A Forest Restoration Research Unit Facilitating Biodiversity Recovery in Cambodia
Establishing a research facility to select species and develop methods to restore forest in western Cambodia.
Seed handling and storage workshop, March 2010: Stephanie Miles (RBG Kew) discusses seed collection with workshop participants. Photo: Stephen Elliott.
This Darwin-funded Post Project, jointly managed by RBG Kew and Wildlife Landscapes, UK, supported the Forestry Administration (FA) of Cambodia to build their capacity to use native species in forest restoration. The project initiated a Cambodian research programme based on the successful model developed by the Forest Restoration Research Unit, Chiang Mai University, Thailand (FORRU-CMU), using the ‘Framework Species Method’ of forest restoration.
A research facility was established on the boundary of Phnom Kulen National Park, in Banteay Srey District, Siem Reap Province, located in northwestern Cambodia, on the shores of the Tonle Sap lake. The facility includes a forest restoration research nursery, phenology trail in nearby remnant forest and trial plot system. FA staff and local villages were trained in forest restoration and research techniques by FORRU-CMU. The Royal Botanic Gardens, Kew provided training in seed handling and storage techniques and carried out laboratory testing to determine the desiccation tolerance and storage potential of selected species.
Research included: i) collection of phenology information to determine optimal seed collection times; ii) seed germination trials; iii) seedling growth trials in the nursery and; iv) tree performance monitoring after planting out in degraded areas. The methodologies followed for all these experiments were those developed under the previous Darwin Initiative project and published in “Research for Restoration Tropical Forest Ecosystems” (Khmer language edition). The main research findings amount to optimum methods to propagate and plant more than 50 indigenous forest tree species. Results from all experiments were integrated into a database system, which provides most of the information needed to grow and plant these indigenous forest tree species. The FA team were trained in the use and expansion of the database and, since key persons are in the Extension Division of the FA (responsible for outreach activities), they are in a good position to distribute the information and encourage its use.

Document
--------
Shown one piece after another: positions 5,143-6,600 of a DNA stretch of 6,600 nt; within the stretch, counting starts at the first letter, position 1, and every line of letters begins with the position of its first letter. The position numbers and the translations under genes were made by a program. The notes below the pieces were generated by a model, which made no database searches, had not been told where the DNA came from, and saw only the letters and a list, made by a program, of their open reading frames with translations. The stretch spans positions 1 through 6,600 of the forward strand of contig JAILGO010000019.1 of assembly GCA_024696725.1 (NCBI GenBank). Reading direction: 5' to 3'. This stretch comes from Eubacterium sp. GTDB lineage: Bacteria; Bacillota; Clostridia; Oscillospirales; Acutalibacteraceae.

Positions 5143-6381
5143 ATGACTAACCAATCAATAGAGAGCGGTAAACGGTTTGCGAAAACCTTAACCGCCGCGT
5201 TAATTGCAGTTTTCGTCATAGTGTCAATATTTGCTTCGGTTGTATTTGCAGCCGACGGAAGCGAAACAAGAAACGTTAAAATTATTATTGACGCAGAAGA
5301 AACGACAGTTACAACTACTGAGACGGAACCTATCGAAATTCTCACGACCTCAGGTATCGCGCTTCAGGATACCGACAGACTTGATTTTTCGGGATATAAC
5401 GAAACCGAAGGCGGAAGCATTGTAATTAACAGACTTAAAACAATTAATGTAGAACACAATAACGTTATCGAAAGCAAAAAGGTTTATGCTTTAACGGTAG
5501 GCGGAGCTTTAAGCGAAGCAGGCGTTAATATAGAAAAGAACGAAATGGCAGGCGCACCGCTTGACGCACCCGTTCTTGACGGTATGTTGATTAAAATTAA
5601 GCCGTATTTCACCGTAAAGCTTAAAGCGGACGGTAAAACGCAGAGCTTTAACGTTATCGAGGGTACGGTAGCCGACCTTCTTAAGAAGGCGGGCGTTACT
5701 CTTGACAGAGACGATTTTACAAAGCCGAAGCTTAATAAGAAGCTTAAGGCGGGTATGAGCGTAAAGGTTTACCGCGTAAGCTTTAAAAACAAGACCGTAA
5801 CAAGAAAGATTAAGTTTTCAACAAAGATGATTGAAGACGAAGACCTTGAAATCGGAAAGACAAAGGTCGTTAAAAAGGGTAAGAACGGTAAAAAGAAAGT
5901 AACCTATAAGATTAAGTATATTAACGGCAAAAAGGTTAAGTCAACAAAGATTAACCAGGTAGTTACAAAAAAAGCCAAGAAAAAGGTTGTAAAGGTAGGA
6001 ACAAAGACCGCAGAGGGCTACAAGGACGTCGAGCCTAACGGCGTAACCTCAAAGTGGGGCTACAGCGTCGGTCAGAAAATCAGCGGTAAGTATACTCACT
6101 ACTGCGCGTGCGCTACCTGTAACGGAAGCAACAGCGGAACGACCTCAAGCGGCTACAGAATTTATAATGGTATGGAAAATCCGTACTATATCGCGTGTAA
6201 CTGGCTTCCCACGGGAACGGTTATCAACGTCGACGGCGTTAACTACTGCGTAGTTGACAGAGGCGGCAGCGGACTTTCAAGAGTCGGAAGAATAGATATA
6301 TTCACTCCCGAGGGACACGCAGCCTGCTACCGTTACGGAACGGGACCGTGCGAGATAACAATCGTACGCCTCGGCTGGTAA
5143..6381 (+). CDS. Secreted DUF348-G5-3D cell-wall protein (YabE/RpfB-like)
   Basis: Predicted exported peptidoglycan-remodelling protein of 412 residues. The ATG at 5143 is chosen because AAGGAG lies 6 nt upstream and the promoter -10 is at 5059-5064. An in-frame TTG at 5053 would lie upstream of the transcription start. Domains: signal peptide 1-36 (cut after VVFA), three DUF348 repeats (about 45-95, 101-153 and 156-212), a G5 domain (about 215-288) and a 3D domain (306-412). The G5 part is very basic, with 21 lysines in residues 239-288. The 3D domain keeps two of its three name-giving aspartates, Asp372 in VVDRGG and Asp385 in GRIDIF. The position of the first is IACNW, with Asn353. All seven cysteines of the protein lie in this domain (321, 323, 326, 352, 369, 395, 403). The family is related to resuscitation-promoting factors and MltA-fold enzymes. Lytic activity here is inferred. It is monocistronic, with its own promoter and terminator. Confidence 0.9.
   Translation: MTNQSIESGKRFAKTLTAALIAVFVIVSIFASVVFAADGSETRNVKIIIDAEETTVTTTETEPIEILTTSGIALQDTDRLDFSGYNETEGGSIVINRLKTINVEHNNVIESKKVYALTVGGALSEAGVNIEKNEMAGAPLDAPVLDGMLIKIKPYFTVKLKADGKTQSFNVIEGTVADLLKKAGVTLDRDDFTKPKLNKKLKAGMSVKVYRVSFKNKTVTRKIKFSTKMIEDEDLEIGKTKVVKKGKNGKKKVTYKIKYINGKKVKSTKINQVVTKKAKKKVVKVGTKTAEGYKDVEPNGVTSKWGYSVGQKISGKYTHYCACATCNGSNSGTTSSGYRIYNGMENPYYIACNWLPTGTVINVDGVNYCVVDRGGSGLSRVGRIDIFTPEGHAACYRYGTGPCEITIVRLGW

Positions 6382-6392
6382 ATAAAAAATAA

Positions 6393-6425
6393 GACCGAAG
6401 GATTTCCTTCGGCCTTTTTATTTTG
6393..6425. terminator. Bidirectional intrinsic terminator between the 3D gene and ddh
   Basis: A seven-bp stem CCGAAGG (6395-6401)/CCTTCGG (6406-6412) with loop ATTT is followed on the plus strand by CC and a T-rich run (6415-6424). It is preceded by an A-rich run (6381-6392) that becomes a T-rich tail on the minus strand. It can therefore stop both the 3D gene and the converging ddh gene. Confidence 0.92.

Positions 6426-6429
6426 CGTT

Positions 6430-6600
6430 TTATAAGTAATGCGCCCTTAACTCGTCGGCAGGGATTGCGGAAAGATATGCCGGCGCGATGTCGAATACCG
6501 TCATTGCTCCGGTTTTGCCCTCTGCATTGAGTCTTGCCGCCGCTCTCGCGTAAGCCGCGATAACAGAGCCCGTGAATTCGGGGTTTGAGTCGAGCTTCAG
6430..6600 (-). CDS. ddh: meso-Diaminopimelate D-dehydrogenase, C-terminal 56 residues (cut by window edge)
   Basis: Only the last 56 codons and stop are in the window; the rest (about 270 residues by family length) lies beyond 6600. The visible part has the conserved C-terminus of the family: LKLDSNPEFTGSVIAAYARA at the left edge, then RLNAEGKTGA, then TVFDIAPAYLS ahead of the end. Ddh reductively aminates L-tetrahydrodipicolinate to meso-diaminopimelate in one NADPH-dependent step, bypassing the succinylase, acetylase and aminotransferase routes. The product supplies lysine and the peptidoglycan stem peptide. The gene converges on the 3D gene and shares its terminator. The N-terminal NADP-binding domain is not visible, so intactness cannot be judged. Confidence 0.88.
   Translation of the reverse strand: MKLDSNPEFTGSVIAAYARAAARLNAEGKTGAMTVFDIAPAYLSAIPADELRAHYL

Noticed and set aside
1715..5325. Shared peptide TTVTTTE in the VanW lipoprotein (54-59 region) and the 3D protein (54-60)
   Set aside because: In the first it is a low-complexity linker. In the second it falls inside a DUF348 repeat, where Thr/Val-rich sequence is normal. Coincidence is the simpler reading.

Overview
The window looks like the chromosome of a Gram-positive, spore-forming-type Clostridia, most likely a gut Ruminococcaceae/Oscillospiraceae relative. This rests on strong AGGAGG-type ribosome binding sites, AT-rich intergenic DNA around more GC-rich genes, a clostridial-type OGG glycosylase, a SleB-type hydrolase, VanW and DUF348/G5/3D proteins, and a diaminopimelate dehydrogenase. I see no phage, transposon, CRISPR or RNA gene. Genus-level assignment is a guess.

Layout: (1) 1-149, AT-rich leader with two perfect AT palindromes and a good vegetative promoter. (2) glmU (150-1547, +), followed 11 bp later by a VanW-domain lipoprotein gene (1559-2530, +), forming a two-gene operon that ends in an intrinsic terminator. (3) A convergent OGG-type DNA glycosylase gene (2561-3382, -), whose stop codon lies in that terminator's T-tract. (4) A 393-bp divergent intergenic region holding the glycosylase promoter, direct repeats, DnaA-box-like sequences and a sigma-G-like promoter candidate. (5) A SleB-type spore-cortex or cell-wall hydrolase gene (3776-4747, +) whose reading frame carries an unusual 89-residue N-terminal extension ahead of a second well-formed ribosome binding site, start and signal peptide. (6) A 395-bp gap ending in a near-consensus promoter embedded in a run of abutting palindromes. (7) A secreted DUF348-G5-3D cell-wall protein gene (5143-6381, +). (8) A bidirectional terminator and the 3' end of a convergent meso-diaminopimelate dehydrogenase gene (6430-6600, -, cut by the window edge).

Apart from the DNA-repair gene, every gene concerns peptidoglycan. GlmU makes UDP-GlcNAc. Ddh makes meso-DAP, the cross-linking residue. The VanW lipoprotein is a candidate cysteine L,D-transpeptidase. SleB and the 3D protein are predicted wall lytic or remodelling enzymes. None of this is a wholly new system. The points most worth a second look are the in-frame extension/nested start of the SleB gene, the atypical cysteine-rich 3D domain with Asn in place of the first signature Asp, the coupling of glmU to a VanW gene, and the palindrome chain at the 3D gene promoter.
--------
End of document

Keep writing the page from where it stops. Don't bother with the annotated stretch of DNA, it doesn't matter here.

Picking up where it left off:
Project lifespan: 2009-2011
International policies supported:
Project support to the Convention on Biological Diversity (CBD):
Article 8, In-situ Conservation: the project helped to develop Cambodia’s capacity to restore degraded ecosystems and recover threatened species.
Article 10, Sustainable Use of Components of Biological Diversity: the project provided information to support local populations to implement remedial actions to restore biological diversity.
Article 12, Research and Training: the project promoted research contributing to the conservation and sustainable use of biological diversity, particularly in developing countries (in accordance with SBSTTA recommendations).
Article 16, Technology transfer: the project promoted the transfer of the framework species methodology of forest restoration to Cambodia
Article 17, Information exchange: the project passed on information on research, forest restoration and seed handling and storage. The project generated new information on growing and planting native species for use in forest restoration, which will be distributed to end users in Cambodia.
Project partners and collaborators
Forest Restoration Research Unit, Chiang Mai University
John Ellerman Foundation